• 2 Years Ago
      With only 1,100 planned over 3 years and lease only, who cares. I sh!t more production than that. The local dealer here is Seattle will sell more Leafs than that in a year, 1 dealer. I shouldn't talk though, my 2000 Ranger EV was a compliance vehicle and I enjoy driving it every day and they only made 1500 of those.
        • 19 Hours Ago
        @Turbo Froggy
        Turbo Froggy "With only 1,100 planned over 3 years and lease only, who cares..." This exact same sentence shows [only 1,100 planned] that first of all Honda doesn't care. #hondanocare
          DaveMart
          • 19 Hours Ago
          This, together with the previous fuel cell Clarity, is giving Honda the data to produce both fuel cell and BEV vehicles, probably on the same platform. Sure, they are moving slower than Nissan, but with low sales of electric vehicles so far, who is to say they are wrong? IMO outside of the Tesla, this is probably the best BEV produced so far, and the cost is way less than Tesla's.
          • 19 Hours Ago
          Dave, Indeed. #indeed
        Spec
        • 19 Hours Ago
        @Turbo Froggy
        Yeah, those Ranger EVs are a rarity. The EV market needs some diversity . . . I wish someone would build such a pick-up that is an EV or PHEV. It can't be that hard to throw the Voltec system into a light pick-up.
      DaveMart
      • 2 Years Ago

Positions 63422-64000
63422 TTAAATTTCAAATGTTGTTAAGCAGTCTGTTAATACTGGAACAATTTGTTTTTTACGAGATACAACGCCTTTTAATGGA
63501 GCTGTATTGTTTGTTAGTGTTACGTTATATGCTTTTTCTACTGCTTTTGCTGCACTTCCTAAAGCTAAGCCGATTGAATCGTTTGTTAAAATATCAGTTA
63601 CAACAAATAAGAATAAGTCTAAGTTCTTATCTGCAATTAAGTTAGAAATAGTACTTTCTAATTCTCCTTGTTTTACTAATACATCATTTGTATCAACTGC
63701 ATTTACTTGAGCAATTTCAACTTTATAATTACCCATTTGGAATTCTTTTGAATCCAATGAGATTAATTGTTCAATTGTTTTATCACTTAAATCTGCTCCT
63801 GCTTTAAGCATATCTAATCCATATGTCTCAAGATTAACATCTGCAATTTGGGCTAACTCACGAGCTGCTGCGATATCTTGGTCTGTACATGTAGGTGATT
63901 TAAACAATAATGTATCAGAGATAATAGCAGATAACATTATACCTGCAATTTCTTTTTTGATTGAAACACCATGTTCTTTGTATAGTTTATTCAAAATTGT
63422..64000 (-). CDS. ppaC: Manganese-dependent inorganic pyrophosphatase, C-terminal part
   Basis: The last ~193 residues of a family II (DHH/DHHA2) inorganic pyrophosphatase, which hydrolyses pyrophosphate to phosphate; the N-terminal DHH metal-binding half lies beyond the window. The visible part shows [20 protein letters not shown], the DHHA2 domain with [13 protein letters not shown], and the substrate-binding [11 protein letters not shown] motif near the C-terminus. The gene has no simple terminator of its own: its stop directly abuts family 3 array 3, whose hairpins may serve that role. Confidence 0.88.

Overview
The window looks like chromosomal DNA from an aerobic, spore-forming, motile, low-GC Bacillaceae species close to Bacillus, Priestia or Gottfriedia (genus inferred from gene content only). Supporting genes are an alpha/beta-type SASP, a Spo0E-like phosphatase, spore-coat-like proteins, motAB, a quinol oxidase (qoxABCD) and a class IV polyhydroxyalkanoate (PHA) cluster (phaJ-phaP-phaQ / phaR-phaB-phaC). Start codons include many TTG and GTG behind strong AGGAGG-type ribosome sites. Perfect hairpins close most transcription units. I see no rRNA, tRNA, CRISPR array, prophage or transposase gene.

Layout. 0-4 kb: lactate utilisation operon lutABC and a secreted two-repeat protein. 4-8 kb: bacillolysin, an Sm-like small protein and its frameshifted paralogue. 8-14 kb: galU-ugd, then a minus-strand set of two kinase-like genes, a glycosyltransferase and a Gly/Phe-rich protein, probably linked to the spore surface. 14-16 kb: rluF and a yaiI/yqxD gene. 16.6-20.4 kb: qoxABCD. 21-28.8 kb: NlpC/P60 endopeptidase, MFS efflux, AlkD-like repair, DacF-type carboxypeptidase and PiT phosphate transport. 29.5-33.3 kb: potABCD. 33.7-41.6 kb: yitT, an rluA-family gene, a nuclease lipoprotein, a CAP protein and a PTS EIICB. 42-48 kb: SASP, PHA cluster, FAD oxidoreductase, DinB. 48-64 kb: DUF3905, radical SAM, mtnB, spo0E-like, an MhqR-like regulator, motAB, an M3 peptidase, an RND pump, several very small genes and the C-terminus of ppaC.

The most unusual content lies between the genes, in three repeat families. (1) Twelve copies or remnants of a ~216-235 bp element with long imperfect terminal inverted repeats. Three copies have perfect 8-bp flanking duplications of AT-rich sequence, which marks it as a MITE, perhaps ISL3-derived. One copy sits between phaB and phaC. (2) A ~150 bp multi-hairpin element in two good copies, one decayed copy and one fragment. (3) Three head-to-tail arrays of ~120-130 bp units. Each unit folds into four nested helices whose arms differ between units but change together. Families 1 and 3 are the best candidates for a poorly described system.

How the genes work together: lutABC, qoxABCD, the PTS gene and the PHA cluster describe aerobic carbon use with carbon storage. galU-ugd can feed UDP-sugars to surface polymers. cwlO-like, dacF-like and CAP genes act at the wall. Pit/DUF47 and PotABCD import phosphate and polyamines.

I don't get why the Honda gets so much flak, and the Focus EV gets off comparatively scot-free: 'On its face, the least-desirable deal is on the Ford Focus Electric, which is $439 a month, and also adds a $2490 down payment, $595 acquisition fee, and $3524 due at signing.' http://wot.motortrend.com/honda-announces-389-a-month-fit-ev-lease-for-california-oregon-225899.html With their pricing, Ford are clearly aiming for no more sales than the Honda, and what is more have simply got Magma to shoe-horn in the electric stuff with no plans for future models to be purpose built, and have ended up with the boot capacity pretty well ruined. In contrast Honda have used a suitable donor, given very usable load space, got the best mileage around short of the Tesla for the smallest battery, and have utilised the development money put into their earlier fuel cell vehicles, and have a clear game-plan to have a platform when the Fit is updated in around two years capable of taking either fuel cell or battery drive trains. That is not to put Honda's efforts on a par with those of Nissan and so on, but they are clearly ahead of the likes of Ford, as they actually have versions of most alternate fuel systems including natural gas et al., whereas Ford, certainly in the case of BEVs, has no game plan to build anything other than a bodge with poor accommodation even in future models.